Turning BLEU? Uranium use taking new path after Cold War

By Thomas Wilson

   Uranium -- it's not just for bombs anymore.
   The United States has the lowest uranium production since 1953 when the "Cold War" with the Soviet Union was still in its infancy. However, the public and private sectors are scrambling to develop the plentiful element for use in other energy processes.
   According to the Energy Information Administration (EIA), domestic uranium production has dropped significantly in the past seven years. During 1996, 6.3 million pounds of uranium was produced for domestic purposes compared to 2.3 million pounds last year, according to the EIA.
   In the past, there were three things enriched uranium could be used for: Building nuclear weapons, making submarine fuel for nuclear powered submarines, or storing and disposing the uranium in perpetuity.
   The handful of U.S. and international companies involved in some type of uranium mining or process are seeking to take advantage of a fourth option of uranium use: Converting it into a fuel to use in a nuclear commercial reactor to make commercial electricity.
   Nuclear Fuel Services is seeking three licensing amendments to their Special Nuclear Material License to the U.S. Nuclear Regulatory Commission (NRC). The amendments would authorize modification to the company's special nuclear material processing operations in the Blended Low-Enriched Uranium (BLEU) Preparation Facility at nuclear fuel facilities in Erwin.
   The BLEU Project will convert surplus highly enriched uranium from Cold War defense stockpiles into useful low enriched uranium fuel for TVA nuclear reactors to produce electricity.
   The project has raised the concern of environmental groups, which have filed one of two petitions filed requesting a public hearing be held about the BLEU Project. The petitioners cite the project's environmental assessment that " ... the EA states that: Groundwater monitoring conducted by NFS indicates that plumes of uranium, tetrachloroethylene, TCE, 1,2-dichloroethylene, and vinyl chloride could migrate offsite in the direction of the Nolichucky River."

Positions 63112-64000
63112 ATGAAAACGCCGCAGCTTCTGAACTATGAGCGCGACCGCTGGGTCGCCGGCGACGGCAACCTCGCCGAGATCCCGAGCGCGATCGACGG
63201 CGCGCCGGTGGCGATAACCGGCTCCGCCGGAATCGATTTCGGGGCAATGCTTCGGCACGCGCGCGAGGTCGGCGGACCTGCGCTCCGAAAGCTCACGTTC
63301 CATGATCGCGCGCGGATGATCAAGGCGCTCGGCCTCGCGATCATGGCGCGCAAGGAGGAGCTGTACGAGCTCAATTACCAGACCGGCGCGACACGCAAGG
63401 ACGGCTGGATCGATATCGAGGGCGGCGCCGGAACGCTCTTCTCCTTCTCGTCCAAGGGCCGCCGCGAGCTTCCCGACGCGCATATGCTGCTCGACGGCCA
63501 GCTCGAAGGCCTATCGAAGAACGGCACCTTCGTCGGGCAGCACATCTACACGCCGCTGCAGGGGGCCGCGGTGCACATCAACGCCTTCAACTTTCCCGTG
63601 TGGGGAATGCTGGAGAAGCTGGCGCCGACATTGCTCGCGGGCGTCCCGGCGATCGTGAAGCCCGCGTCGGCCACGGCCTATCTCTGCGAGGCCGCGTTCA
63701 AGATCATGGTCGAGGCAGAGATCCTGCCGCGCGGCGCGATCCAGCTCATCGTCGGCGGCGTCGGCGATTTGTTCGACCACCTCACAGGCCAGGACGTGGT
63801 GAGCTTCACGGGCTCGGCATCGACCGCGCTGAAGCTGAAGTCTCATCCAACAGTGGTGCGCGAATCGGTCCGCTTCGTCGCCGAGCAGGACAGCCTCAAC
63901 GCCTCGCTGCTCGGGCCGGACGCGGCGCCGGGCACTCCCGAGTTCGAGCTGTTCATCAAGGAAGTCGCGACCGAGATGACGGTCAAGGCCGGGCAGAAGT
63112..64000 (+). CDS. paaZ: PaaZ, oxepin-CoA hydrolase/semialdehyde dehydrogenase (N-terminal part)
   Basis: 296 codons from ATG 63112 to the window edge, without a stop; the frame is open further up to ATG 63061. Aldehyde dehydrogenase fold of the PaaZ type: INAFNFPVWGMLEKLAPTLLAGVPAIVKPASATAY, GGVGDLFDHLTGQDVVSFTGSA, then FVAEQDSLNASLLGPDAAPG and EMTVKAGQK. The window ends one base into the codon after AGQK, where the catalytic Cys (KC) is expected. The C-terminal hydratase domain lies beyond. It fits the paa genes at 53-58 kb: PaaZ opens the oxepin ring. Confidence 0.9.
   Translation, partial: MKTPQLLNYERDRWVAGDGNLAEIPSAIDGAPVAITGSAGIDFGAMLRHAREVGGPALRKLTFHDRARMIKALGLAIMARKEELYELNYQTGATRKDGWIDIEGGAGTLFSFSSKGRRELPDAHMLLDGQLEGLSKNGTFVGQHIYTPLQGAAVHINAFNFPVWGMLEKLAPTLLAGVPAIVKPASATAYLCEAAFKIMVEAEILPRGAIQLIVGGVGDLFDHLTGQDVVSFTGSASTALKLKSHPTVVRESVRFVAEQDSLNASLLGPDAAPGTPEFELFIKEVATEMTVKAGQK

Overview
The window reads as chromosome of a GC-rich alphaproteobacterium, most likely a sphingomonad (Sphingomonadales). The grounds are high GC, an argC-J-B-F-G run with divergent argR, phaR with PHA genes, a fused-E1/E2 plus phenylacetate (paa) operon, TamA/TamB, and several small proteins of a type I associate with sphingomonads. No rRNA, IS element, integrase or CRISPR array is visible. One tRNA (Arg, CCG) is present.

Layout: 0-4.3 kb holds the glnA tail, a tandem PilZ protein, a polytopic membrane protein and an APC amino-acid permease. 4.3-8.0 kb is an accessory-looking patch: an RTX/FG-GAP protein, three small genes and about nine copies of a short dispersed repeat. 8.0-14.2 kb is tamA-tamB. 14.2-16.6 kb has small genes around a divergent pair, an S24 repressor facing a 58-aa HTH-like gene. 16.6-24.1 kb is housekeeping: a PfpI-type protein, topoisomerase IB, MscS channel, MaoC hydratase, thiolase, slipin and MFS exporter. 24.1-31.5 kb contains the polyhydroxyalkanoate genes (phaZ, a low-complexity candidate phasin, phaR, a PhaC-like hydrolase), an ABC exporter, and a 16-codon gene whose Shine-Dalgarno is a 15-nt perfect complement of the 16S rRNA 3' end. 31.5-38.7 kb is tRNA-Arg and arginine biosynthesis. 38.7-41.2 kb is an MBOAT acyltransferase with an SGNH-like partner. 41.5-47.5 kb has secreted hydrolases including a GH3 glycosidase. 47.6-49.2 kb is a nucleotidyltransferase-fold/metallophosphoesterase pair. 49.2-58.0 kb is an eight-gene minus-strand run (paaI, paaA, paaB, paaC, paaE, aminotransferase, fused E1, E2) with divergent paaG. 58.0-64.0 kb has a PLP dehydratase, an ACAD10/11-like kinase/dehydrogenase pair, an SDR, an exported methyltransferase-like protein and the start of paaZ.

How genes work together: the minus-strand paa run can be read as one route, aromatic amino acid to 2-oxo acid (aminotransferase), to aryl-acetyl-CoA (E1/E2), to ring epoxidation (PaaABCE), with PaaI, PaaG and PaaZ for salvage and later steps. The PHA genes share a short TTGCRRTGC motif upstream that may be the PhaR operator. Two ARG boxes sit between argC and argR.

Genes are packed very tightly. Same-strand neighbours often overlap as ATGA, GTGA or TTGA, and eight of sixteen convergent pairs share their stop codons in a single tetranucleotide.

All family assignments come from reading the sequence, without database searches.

However, NFS officials adamantly maintain the project has undergone seven years of review by state and federal authorities as well as an independent environmental group.
   Highly enriched uranium can be diluted, or "blended down" with depleted, natural, or very low-enriched uranium to produce 3 to 5 percent low-enriched reactor fuel.
   Uranium metal at various enrichments must be chemically processed so that it can be blended into a homogeneous material at one enrichment level. As a result, the health and environmental risks of blending are similar to those for uranium conversion and enrichment.
   In 2001, 10.4 million separative work units (SWU) were purchased by owners and operators of U.S. civilian nuclear power reactors under enrichment services contracts. U.S. uranium enrichment plants provided 12 percent of the SWU and foreign enrichment plants the remaining 88 percent. Firms that were reported as the sellers of enrichment services for these SWU deliveries in 2001 included: Enrichment Service Sellers to Owners and Operators of U.S. Civilian Nuclear Power Reactors include United States Enrichment Corp., China Nuclear Energy Industry Corp., Cogema, Inc., Framatome ANP, Globe Nuclear Service & Supply (GNSS), Urenco, and Westinghouse, according to the Department of Energy.
   Framatome ANP, Inc. has been awarded a contract by the Tennessee Valley Authority for the supply of nuclear fuel and fuel-related services to the Browns Ferry Nuclear Station, Units 2 and 3. With headquarters in Paris, France, Framatome successfully merged the nuclear activities with Siemens Power Generation to form Framatome ANP.
   Employment in the U.S. uranium raw materials industry in 2001 was reported as 423 person-years expended. Compared with 1998 and 2000, 2001 employment overall decreased by 62 percent and 33 percent, respectively.
   Employment levels in individual categories changed significantly from 2000: Mining declined by 48 percent, milling by 60 percent, processing by 11 percent, reclamation by 21 percent, and exploration employment was zero. Colorado, Texas, and Wyoming accounted for 71 percent of the total employment in 2001.
   Natural uranium consists of three isotopes: Uranium-238, uranium-235, and uranium-234. Uranium-238, the most prevalent isotope in uranium ore, has a half-life of about 4.5 billion years. Uranium-238 can be converted into fissionable plutonium in breeder reactors.
   U.S. civilian power plants typically use 3 to 5 percent uranium-235. Weapons use "highly enriched uranium" (HEU) with over 90 percent uranium-235. Uranium-235 can be concentrated by gaseous diffusion and other physical processes, if desired, and used directly as a nuclear fuel, instead of natural uranium, or used as an explosive.